The sign that dates to about 1930 is a gem. The soft neon glow that it
casts on Andy Devine Avenue (Route 66) in Kingman, Arizona has come to symbolize the dawn of a new era in the city’s historic district that is experiencing a rather dramatic renaissance. The sign is also a bit of an historic mystery.
In about 1916, the last year for stagecoach service out of Kingman, a Chalmers-Maxwell-Packard agency opened on the corner of Fourth and South Front Street (now Topeka Street). Indicative of the changing times, the city’s first service station and a cafe opened on the opposite corner. As the traffic on the National Old Trails Road was increasingly exponentially during these years, it was most likely a prosperous enterprise.
After 1921 the course of the National Old Trails Highway through Kingman was rerouted from South Front Street to Front Street, now Andy Devine Avenue. This allowed for the bypass of the steep climb through Slaughterhouse Canyon. Instead the highway climbed up the escarpment of El Trovatore Hill in a gentle “S” shaped curve. From 1926 until the late 1940’s, U.S. 66 would follow this course up the hill on what is now Chadwick Drive.
The National Old Trails Road, and later Route 66, fueled unprecedented growth in the small desert hamlet. The business district in Kingman expanded east along the new highway corridor to meet the demand. The White Rock Court opened in 1936. The Arcadia Lodge and El Trovatore Motel in 1939. a number of service stations and garages opened at about the same time. The Dodge dealership linked with a service station opened at 6th and Front, and a new Packard facility opened a block to the east. Reportedly the restored Packard sign that now graces the Old Trails Garage next to the Brunswick Hotel was first hung on this facility.
In 1947, Frank Lockwood opened a restaurant at this site next to the Flying A station. By this time the Packard facility was located on 2nd Street between Beale Street and Andy Devine Avenue, a half block from Dunton Motors, the Ford dealership that had opened in 1946.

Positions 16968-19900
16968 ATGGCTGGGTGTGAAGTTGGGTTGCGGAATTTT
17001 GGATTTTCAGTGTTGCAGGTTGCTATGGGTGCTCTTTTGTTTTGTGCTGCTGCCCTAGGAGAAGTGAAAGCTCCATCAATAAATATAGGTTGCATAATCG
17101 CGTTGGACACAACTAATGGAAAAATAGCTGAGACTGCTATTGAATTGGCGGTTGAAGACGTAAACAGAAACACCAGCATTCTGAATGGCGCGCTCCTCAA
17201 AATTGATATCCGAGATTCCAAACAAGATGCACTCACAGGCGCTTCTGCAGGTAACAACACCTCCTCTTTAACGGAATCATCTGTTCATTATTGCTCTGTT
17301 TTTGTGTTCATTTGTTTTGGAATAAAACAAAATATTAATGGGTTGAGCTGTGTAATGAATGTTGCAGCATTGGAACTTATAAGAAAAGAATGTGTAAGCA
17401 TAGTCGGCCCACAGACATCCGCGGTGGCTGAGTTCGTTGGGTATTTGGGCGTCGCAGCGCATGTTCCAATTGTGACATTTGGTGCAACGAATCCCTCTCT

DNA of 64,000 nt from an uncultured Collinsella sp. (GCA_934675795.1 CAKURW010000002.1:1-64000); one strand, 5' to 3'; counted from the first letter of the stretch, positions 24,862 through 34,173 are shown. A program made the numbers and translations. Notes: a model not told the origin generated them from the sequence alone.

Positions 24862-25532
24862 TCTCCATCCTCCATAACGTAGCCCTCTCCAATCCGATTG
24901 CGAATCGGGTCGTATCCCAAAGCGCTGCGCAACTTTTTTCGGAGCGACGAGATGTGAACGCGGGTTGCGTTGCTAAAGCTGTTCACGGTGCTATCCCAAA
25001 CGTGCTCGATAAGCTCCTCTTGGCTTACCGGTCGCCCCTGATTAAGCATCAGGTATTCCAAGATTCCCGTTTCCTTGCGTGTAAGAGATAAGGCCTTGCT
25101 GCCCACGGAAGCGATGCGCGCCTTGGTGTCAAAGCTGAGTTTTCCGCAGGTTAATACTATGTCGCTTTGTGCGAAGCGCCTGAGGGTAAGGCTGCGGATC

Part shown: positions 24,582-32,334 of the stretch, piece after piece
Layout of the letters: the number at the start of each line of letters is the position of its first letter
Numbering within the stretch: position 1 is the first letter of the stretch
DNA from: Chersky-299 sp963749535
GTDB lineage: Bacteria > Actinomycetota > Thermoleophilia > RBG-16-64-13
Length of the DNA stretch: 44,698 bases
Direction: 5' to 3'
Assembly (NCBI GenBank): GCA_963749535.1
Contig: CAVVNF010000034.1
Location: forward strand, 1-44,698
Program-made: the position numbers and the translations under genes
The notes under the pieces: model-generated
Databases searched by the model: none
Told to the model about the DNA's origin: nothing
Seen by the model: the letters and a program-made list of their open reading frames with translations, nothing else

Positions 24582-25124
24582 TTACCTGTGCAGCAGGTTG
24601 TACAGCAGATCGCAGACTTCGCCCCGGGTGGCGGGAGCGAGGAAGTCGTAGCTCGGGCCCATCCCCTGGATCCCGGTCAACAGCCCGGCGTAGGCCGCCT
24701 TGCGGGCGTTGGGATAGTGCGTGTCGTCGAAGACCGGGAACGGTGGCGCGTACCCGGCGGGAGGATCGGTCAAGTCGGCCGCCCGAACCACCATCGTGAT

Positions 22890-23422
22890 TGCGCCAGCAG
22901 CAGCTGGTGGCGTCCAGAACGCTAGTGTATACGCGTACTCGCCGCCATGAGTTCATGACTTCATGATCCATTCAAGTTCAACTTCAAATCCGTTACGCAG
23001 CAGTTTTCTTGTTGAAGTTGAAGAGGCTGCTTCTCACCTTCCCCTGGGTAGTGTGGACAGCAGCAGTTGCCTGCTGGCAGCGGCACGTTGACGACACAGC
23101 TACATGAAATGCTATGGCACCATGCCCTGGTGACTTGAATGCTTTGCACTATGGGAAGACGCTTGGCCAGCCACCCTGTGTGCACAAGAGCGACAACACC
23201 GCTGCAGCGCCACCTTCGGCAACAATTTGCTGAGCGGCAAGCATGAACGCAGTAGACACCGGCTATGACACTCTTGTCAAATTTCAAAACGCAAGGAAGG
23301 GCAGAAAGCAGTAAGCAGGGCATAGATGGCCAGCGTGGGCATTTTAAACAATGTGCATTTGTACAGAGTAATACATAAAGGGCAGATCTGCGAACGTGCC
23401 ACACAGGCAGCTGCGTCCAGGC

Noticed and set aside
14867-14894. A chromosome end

The sign was apparently manufactured in about 1930. Recollections of older residents place the sign on the Front Street facility. However, the first concrete evidence of the rare dealership sign in Kingman is a photograph that shows it on the 2nd Street facility. This is where the mystery begins.
At some point in the late 1940’s or early 1950’s, Duke’s relocated from 2nd Street to the Old Trails Garage. Officially that garage never served as a Packard facility. However, the restored sign was placed in storage at this facility at some point around 1950. The current owner of the garage, now in his 90’s, has an astounding memory and clearly recounts, names, dates, and locations for numerous businesses. He has been associated with the Old Trails Garage since age 8 and claims that a Packard dealership operated at this facility for a short period around 1949 or 1950. He also has a matchbook with the Packard logo and the address of the Old Trails Garage.
Andy Sansom, archivist at the Mohave Museum of History has doggedly reviewed back issues of the Mohave County Miner, now the Kingman Daily Miner. Advertisements for the Old Trails Garage appear in almost every issue and these provide clear indication that Studebaker, Mack, Willys, Buick, Chevrolet, Pontiac, Cadillac, Jeep, and LaSalle have all been sold at the Old Trails Garage complex. There is, however, nothing in the newspaper to link it with Packard.
This is a mystery that may never be solved. Irregardless, the old Packard sign looks fitting on the facade of the Old Trails Garage. This just might be one of the instances when we need not obsess over historic accuracy and instead should focus on the beautiful neon glow, and this rare tangible link to one of America’s greatest auto companies.
Historic photos courtesy Mohave Museum of History & Arts